One of the Inishmore Myrtle Warblers remained on site until at least 20th, with the North Uist bird still at Callernish to 16th only. The night of 16-17th appeared to give way to a significant clear-out of major birds, with both the Rose-breasted Grosbeak on St Martin's and the Yellow-billed Cuckoo on St Mary's also last noted on 16th.

That said, a few of the recent Red-eyed Vireos hung on, such as those on Cape Clear, Co Cork, and Inishmore. A new bird was on St Mary's on 19th. Last week's ultra-confiding bird at Easington, East Yorkshire, was last seen on 16th. What was presumably the same bird then moved a few miles south to Spurn Point, where it lingered from 17-20th.


Red-eyed Vireo, Easington, East Yorkshire (Damian Money).

Photos of an interesting-looking kestrel, taken on the East Yorkshire coast at Fraisthorpe on 22nd and posted on social media, transpired to portray a juvenile Lesser Kestrel – the pale claws, as well as subtly distinctive facial pattern and head shape, immediately rang alarms and generated plenty of internal discussion here at BirdGuides before we broke the news during the evening. The species is genuinely rare in Britain, with just 20 previous accepted records, the most recent of which was on Noss, Shetland, on 1 May 2017 (more on that bird here). The last to be twitchable was the male at Minsmere, Suffolk, in late March 2010.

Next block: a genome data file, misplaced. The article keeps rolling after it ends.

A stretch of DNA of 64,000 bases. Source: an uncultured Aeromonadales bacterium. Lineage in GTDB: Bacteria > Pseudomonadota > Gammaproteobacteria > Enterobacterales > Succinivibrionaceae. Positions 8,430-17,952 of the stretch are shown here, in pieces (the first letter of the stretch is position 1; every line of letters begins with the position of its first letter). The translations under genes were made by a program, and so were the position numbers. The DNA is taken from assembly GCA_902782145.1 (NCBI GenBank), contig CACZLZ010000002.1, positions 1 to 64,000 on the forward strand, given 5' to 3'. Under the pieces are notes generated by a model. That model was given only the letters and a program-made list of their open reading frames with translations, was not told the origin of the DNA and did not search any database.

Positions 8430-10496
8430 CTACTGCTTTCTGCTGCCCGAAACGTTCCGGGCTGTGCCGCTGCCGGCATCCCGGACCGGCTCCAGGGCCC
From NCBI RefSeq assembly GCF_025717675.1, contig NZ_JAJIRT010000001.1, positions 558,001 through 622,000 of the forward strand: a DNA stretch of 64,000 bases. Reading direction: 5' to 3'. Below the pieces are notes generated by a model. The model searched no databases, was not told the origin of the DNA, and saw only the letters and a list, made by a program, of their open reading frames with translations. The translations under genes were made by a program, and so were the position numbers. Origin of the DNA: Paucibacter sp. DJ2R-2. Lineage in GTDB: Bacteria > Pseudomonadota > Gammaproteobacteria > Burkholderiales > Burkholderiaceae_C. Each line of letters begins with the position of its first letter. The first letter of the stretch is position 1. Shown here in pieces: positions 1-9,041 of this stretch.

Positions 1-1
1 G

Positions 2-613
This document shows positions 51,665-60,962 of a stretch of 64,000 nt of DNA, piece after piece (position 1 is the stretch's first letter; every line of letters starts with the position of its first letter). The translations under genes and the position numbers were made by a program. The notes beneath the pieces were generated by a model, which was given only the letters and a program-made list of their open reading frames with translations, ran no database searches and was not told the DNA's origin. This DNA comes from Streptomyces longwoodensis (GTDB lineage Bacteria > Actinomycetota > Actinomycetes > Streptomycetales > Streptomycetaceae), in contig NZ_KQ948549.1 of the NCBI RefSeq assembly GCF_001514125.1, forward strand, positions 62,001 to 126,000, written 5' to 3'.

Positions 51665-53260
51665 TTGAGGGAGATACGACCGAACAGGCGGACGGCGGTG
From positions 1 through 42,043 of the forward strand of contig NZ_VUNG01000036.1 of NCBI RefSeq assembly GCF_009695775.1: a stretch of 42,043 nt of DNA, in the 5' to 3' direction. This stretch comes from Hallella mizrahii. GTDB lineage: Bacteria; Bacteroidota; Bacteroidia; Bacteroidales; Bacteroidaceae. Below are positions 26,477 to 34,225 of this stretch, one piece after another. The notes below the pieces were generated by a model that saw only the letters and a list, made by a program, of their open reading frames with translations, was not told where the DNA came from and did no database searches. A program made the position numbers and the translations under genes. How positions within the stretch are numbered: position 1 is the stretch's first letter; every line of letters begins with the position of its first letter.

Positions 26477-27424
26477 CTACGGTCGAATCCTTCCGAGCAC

Lesser Kestrel, Fraisthorpe Sands, East Yorkshire (Kevin Groocock).

Last week's Siberian Rubythroat was still on Fetlar, Shetland, early on 16th, but quickly disappeared thereafter. Meanwhile, a Radde's Warbler on Fair Isle on 17-18th attracted plenty of attention, for some observers considered it a striking bird that appeared to be a Yellow-streaked Warbler candidate. Alas, things could not be clinched in the field, but a DNA sample has been taken, which will hopefully settle things.


Siberian Rubythroat, Tresta, Fetlar, Shetland (Jason Atkinson).

Those looking forward to the revitalised, annual Birders v Islanders football match on St Mary's, Scilly, were left disappointed when Sunday's fixture was cancelled, albeit in understandable circumstances. A report of a Chestnut-eared Bunting on Peninnis Head had birders scurrying over there, but alas there was no further sign of this potential third for Britain – although something of a bunting fest was nonetheless enjoyed by observers during the subsequent search, with Yellowhammer and Little Bunting picked up. With no one wanting to miss out on the possibility of connecting with such a mega, the tough decision was taken to postpone the match – as it turned out, in the name of a fruitless cause. At least some consolation came in the form of the continuing Blue Rock Thrush, which actually seemed to be relatively well behaved this week.